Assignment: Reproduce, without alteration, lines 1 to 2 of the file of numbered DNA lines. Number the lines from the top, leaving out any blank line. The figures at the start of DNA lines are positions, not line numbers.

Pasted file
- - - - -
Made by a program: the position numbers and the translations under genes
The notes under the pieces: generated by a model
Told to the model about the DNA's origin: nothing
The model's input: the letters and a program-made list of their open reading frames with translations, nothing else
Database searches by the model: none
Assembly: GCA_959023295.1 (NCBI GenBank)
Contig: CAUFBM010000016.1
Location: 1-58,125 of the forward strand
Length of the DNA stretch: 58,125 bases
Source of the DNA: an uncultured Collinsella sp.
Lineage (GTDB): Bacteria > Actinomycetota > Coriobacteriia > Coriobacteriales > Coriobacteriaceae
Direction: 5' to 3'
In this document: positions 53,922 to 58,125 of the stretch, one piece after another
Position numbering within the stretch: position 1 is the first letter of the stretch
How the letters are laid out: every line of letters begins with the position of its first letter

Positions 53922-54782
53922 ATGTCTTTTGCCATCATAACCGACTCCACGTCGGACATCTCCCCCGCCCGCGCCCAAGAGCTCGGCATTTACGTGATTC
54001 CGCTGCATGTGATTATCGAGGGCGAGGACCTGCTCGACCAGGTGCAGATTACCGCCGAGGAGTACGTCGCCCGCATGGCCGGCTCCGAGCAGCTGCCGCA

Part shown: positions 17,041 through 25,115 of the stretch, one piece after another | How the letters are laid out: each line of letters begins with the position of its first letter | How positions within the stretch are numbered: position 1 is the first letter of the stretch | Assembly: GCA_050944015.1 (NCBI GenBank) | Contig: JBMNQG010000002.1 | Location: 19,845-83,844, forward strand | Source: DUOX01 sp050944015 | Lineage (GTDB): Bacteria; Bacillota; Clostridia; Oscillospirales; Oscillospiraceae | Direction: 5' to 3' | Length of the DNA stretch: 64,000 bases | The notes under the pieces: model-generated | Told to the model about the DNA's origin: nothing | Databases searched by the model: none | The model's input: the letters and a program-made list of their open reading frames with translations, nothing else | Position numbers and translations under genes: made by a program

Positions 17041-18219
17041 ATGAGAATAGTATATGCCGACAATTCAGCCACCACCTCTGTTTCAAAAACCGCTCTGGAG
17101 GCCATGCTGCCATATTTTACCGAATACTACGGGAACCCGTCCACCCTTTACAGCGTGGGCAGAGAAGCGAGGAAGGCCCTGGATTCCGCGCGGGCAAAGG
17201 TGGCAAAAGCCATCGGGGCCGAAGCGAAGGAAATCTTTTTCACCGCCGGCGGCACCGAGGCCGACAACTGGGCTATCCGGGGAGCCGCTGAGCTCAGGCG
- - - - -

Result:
Made by a program: the position numbers and the translations under genes
The notes under the pieces: generated by a model